The glycemic index is a scale that ranks the number of carbohydrates in foods from zero to 100, indicating how quickly a food causes a person’s blood sugar to rise.
Foods high on the glycemic index (GI) can cause harmful blood sugar spikes in people with diabetes. High GI foods also make it more challenging for a person to maintain a healthy weight. This is why some people with diabetes use GI to plan their meals.
A nutritious, balanced diet includes a wide range of foods, so a person is not limited to consuming just low GI foods. However, knowing where a specific food rests on the GI can help a person make healthful choices.
In this article, learn more about GI, as well as about high and low GI foods.
What is GI?
The GI provides information about how the body digests carbohydrates using a scoring system of zero to 100. Pure sugar has a score of 100.
Nutrition experts used to classify carbohydrates as either complex or simple. For example, table sugar is a simple carbohydrate, while beans and grains are complex carbohydrates.
While researchers once believed that complex carbohydrates were less likely to cause blood glucose spikes, further research found that the relationship between carbohydrates and blood glucose is more complex.
GI accounts for this complexity by ranking foods according to how quickly they elevate blood sugar.
To assess GI, researchers gave volunteers without diabetes a test food that contained 50 grams (g) of carbohydrates. On a different day, they gave participants a control food, such as white bread or sugar, that has the same amount of carbohydrates.
They then compared blood sugar levels at regular intervals for both foods, which means GI is simply a way to compare the effect of various foods on blood glucose.
The higher a food’s GI is, the more rapidly it elevates blood glucose. A high GI food can cause blood sugar spikes, followed by rapid declines in blood sugar.
As blood sugar declines, a person may feel hungry. Eating only high GI foods can cause a person to overeat since they will quickly feel hungry again after eating.
Eating a diet with a low average GI may reduce a person’s risk of developing diabetes and heart disease. In people who already have chronic conditions, a low GI diet may reduce the risk of complications and prevent blood glucose spikes.
The GI scores are as follows:
- low GI foods: 55 or less
- medium GI foods: 56–69
- high GI foods: 70 or above
The Glycemic Index Foundation suggest that aiming for an average dietary GI score of 45 may offer the most significant health benefits.
This does not mean that a person can only eat foods with a GI score of 45 or lower. Rather, a person should balance their intake of higher GI foods by eating foods with a lower GI.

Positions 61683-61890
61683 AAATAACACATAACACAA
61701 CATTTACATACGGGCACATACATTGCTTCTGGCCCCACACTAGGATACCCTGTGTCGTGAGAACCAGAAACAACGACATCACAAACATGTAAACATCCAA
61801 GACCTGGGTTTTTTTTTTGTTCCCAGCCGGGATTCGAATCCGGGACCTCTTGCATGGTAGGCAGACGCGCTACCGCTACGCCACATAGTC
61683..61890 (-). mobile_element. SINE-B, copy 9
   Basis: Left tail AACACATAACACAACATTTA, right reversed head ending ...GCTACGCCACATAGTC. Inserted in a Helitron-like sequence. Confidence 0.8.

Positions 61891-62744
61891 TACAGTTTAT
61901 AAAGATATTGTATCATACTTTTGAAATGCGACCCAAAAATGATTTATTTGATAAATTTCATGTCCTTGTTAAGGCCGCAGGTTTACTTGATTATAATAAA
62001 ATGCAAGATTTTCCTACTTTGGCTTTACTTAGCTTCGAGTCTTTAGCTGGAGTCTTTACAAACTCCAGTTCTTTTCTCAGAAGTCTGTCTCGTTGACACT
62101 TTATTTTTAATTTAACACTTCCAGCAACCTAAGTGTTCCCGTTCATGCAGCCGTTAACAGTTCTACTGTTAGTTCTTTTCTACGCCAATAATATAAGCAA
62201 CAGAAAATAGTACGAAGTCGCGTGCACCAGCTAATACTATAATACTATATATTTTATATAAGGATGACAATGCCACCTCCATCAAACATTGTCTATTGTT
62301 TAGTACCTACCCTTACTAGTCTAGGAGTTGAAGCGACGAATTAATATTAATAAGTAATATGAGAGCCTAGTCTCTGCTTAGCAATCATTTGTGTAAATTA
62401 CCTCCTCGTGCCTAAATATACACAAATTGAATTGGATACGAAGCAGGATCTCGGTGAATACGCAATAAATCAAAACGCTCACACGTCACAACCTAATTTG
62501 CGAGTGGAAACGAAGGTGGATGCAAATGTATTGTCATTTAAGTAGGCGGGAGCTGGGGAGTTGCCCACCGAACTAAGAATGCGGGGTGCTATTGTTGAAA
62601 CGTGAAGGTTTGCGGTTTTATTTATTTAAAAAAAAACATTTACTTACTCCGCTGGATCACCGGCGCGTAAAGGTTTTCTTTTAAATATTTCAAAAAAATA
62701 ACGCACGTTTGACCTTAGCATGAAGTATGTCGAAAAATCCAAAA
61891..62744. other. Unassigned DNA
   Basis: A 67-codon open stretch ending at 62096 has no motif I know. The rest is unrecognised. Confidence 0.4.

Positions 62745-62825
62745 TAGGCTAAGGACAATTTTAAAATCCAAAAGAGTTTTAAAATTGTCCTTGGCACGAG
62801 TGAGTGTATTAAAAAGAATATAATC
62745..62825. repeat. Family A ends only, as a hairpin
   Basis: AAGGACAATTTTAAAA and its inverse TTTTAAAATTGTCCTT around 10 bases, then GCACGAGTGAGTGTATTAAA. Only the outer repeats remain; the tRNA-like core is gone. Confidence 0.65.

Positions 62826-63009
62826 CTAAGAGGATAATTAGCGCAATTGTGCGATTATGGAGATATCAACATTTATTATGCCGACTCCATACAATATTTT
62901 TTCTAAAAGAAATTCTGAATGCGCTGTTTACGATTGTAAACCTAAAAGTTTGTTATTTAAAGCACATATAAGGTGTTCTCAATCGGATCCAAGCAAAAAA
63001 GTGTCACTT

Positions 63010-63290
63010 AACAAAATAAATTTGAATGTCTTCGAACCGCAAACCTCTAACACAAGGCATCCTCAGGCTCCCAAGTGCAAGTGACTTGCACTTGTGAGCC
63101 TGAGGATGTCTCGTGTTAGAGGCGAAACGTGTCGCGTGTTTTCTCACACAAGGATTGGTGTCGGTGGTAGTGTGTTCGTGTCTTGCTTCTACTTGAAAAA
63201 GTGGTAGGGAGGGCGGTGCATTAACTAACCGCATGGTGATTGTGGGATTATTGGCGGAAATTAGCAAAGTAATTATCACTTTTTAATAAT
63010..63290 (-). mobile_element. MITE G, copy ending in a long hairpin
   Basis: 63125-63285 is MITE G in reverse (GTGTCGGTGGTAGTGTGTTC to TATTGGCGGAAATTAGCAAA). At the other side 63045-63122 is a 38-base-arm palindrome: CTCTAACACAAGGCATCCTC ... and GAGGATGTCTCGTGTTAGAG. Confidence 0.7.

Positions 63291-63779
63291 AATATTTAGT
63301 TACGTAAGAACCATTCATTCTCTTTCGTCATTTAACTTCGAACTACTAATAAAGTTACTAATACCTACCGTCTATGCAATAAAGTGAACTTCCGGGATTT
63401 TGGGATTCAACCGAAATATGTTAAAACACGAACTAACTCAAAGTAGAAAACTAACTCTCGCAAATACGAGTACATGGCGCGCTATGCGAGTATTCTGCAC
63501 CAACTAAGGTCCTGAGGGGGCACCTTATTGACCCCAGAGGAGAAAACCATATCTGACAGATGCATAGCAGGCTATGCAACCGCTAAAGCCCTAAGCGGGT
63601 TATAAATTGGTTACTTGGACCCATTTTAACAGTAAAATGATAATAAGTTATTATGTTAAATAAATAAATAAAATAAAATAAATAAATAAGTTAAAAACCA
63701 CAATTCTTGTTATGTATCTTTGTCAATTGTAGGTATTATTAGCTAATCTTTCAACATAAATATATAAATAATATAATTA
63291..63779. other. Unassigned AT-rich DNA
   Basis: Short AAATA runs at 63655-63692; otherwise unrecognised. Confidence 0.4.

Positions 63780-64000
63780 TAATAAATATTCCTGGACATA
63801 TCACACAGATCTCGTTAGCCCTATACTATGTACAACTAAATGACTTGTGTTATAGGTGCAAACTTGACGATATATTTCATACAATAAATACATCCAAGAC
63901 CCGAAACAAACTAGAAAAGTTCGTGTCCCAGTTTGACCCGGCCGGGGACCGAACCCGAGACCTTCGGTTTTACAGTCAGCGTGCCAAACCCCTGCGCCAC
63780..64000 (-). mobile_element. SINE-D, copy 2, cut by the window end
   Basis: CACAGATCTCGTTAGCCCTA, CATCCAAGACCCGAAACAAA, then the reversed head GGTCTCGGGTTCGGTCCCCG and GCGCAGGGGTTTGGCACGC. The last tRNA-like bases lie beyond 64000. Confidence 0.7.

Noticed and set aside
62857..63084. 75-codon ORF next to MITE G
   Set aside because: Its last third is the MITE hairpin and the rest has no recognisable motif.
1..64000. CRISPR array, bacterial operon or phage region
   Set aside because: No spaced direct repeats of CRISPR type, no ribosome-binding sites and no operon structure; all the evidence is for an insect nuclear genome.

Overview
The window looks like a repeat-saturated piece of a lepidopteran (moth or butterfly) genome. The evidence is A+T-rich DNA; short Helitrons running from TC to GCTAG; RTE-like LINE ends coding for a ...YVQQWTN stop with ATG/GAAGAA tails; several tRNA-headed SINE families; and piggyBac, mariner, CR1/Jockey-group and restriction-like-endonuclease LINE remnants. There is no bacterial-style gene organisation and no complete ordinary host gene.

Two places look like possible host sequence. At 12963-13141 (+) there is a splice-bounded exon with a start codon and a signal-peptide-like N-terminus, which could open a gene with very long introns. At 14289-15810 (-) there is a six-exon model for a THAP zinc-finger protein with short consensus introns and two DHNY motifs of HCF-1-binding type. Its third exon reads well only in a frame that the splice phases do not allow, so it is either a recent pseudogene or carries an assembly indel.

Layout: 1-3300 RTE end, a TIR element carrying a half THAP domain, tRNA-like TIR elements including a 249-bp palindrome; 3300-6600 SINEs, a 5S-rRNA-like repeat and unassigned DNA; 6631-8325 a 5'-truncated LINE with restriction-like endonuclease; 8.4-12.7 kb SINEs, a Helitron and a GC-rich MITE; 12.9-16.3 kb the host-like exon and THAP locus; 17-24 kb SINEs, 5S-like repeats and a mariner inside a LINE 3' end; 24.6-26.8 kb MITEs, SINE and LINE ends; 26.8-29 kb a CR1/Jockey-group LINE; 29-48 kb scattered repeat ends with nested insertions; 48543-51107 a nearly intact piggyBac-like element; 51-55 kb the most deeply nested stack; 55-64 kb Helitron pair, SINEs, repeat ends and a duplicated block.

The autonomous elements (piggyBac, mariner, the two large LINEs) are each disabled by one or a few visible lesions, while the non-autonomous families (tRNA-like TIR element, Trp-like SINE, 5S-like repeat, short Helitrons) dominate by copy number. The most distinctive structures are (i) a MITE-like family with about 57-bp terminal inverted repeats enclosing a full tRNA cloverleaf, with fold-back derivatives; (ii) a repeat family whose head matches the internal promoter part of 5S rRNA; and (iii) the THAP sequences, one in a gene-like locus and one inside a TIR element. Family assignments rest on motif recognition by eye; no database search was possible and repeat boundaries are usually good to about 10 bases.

It is important to note that the GI of a specific food is an estimate. Several factors can affect the GI of a given food:
- Cooking tends to raise GI. The same type of pasta will have a lower GI if it is al dente than it will if a person cooks it to the point of softness.
- Processing typically raises GI. For example, fruit juice typically has a higher GI than whole fruit.
- Riper foods usually have a higher GI. The GI of a banana, for example, will get higher as the banana ripens.
- The foods a person eats together can affect GI. Fiber lowers the total GI of a meal.
Low GI foods
Some examples of low GI foods include:
- non-starchy vegetables, such as sweet potatoes and carrots
- whole grain pasta
- whole grains, such as whole wheat bread, pumpernickel bread, and pita bread
- many beans, such as lima and butter beans
- oat bran
- steel-cut oatmeal
- brown or wild rice
- most fruit
High GI foods
Foods with a higher GI include:
- heavily processed grains, such as white rice, white bread, and white pasta
- puffed rice
- instant oatmeal
- saltine crackers
- starchy vegetables, such as potatoes
- corn flakes
- bran flakes
The GI can help a person make healthful decisions about their overall diet and nutrition.
People with diabetes, those trying to lose weight, and people at risk of heart disease can reap significant benefits from a low GI diet, though the benefits extend to everyone — not just people with chronic illnesses.
Eating a low GI diet does not have to mean avoiding all high GI foods. Instead, a person’s goal should be to stay balanced over time, with a strong focus on fiber-rich foods with a low GI. A doctor or dietitian can help with planning a delicious and nourishing diet that features a wide variety of low GI foods.